Outside at night, three backlit figures stand across the
way. All we can see in the picture are their legs, but their shadows stretch
long across the concrete. The light source shines also on the wheels of a
bicycle, with a smaller shadow of a rider revealed just behind the three pairs
of legs. This back cover photo is a lovely metaphor for the music contained on Beautiful Dreamers – the lights come
towards the music through the players, and it reveals willowy, but elongated
shadow of beauty.
Or perhaps you prefer the front cover, with time lapse
photography making us think we can see these musicians, but they are blurred
beyond easy recognition (though Frisell himself held still long enough for
those who have seen him in person to interpret his face). There are familiar
songs on this album – Stephen Foster’s “Beautiful Dreamer” itself, or the jazz
standard “Tea For Two” or the Carter Family classic “Keep on the Sunny Side” –
but they are blurred a bit. Not really so much that you can’t recognize them,
but enough to make them seem somewhat dreamlike, something just out of focus
from the familiar.
Bill Frisell has been putting his guitar into sinuous
dreamscapes for decades, and he has one of the most instantly recognizable
guitar sounds in any form of music. It doesn’t matter if he’s playing with
distortion, delay, volume pedals, or any number of fluctuations to his basic
approach. Frisell’s touch on the strings cannot be duplicated, and its sound
cannot be lost. Interestingly, there is almost no use of effects on this album;
for once, we get unadulterated Frisell, with just a pure, slightly shimmering
electric tone coming from his fingers to the amp.
He’s joined here by Eyvind Kang, who has traversed the classical,
avant-garde jazz, and even rock worlds in the past, on viola, and by Rudy
Royston on drums. The three musicians are synched up so beautifully throughout
this record that more than once, it’s easy to attribute a nice touch to one
player when it turns out to be another. Royston’s drums are quietly demanding –
he plays with a light feel but a heavy swing, and frequently comes up with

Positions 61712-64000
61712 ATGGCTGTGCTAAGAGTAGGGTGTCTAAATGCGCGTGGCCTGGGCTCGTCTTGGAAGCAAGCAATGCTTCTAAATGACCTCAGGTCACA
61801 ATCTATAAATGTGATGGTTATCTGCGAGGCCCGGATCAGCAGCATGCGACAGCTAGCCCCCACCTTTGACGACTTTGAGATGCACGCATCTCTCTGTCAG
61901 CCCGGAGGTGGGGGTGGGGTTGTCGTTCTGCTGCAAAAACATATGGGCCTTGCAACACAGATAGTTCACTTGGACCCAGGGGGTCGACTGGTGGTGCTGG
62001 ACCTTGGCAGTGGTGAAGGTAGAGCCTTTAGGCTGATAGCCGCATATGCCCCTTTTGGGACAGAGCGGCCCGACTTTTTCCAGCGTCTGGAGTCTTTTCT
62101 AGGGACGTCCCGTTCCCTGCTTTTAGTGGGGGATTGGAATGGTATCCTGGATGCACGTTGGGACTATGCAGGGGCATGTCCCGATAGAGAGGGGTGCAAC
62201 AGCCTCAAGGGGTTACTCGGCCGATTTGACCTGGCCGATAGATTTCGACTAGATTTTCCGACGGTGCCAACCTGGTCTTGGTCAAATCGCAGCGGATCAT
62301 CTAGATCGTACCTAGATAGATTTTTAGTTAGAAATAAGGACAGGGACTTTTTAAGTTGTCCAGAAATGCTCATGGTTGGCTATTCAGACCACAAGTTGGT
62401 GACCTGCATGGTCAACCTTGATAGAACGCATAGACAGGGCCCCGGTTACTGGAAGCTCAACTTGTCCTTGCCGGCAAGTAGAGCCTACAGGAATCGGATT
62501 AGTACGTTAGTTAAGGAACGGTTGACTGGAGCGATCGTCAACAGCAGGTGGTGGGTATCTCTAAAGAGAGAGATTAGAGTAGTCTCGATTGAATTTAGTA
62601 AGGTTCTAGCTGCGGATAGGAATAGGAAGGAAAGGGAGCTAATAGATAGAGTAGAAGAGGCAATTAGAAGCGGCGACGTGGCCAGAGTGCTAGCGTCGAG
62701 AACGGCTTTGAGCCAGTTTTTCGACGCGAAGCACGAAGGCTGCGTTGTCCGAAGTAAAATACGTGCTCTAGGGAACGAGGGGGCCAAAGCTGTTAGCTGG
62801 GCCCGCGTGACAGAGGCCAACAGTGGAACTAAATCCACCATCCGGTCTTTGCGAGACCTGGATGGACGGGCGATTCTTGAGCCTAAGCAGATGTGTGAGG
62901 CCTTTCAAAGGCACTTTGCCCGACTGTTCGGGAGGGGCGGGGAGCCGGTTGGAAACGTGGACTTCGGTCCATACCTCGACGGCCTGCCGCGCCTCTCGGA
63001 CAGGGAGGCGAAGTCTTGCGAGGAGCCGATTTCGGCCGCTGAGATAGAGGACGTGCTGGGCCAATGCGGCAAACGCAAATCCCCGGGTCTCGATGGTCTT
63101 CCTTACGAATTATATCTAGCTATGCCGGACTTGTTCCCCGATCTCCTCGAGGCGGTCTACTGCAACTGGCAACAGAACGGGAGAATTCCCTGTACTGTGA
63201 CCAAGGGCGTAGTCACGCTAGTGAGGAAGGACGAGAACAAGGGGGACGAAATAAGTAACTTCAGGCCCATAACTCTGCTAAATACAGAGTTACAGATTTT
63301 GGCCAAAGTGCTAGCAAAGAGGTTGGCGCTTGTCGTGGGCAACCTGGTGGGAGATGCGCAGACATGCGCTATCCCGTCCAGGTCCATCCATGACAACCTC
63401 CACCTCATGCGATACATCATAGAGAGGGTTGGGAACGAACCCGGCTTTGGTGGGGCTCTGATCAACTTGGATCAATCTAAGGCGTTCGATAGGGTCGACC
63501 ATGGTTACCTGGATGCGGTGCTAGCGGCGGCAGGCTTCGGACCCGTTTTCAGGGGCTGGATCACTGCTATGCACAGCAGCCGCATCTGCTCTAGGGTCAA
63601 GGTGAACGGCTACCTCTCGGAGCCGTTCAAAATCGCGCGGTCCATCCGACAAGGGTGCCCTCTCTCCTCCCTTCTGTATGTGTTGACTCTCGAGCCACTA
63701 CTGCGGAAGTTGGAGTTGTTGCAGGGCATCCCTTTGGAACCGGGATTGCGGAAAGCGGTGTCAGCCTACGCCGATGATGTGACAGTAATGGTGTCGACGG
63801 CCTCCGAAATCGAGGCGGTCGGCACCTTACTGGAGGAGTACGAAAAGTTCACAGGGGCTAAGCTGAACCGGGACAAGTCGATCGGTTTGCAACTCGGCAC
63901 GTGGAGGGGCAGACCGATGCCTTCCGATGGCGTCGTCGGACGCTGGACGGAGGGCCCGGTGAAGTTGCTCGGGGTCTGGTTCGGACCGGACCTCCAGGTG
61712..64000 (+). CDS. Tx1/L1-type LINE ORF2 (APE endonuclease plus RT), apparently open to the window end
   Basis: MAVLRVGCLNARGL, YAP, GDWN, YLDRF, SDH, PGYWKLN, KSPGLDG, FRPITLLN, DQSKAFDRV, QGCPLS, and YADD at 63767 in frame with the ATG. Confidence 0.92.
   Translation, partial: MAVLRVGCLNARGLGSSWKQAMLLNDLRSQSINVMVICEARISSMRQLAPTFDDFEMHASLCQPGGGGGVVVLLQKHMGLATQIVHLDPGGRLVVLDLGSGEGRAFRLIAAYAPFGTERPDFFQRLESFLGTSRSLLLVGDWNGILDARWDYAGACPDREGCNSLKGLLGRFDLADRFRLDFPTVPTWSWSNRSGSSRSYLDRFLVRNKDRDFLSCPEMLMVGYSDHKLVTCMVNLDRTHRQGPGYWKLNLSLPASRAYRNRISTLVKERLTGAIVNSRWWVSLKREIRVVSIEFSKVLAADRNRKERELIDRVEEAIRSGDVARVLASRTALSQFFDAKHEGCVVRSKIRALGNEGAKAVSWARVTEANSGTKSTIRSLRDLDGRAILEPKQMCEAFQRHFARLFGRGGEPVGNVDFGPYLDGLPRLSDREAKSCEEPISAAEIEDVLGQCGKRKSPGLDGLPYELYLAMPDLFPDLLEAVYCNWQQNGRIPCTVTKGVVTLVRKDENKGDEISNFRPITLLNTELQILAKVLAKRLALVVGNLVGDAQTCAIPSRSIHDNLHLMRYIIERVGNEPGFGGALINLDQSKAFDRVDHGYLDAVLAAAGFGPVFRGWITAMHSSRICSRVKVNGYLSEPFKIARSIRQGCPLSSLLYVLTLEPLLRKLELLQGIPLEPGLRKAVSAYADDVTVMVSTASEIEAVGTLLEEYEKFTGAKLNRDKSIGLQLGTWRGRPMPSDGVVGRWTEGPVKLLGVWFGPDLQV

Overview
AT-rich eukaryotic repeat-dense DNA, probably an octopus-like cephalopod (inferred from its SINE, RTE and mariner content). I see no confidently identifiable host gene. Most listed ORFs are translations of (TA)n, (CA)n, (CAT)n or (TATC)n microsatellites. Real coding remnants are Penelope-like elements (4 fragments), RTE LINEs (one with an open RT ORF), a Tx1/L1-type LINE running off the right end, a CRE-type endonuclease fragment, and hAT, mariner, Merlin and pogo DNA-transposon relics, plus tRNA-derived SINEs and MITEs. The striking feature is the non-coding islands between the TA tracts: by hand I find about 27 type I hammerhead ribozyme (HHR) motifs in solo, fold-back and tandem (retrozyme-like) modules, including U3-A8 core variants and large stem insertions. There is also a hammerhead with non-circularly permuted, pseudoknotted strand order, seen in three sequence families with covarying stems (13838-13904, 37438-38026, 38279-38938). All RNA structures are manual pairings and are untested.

deftly melodic parts to match the others. Frisell and Kang shift swiftly
between unison, counterpoint, and accompaniment.
The tunes – 10 by Frisell, six from assorted outside realms
– are beautiful and evocative. “Winslow Homer,” presumably a tribute to the 19th Century landscape painter, has a nicely off-kilter Thelonious Monk feel to
it. “Beautiful Dreamer” finds Kang meandering
around the familiar melody before Frisell coaxes an unsentimental yet
thoroughly lovely statement of the theme as Kang and Royston insert cautious
comments lest we believe in the dream rather than reality. Blind Willie
Johnson’s “It’s Nobody’s Fault But Mine” gives Kang a chance to prove the blues
can be felt through a viola, and Benny Goodman’s “Benny’s Bugle” shows this
three-piece line-up could generate some jitterbugging energy.
“Better Than a Machine (for Vic Chesnutt)” is a wonderful
tribute to the late singer/songwriter whom Frisell had played with in the past.
It’s the closest thing to a rock song on this unusual jazz record, and it’s
easy to imagine Chesnutt coming up with some intriguing words to match this
melody. “All We Can Do,” another Frisell original, is probably the album’s
other highlight, a dark and intensely quiet piece which showcases the way these
three players move around and within each other’s parts.
Frisell works with a wide variety of regular and occasional
line-ups of musicians. This particular trio has been together off and on for a
couple years, and their familiarity with and close connection to each other is
a delight to hear this first recording as a unit. Really, if you buy one guitar/viola/drums
trio record this year, you should make it this one.
Than a Machine (for Vic Chesnutt),” “Beautiful Dreamer,” “All We Can Do” STEVE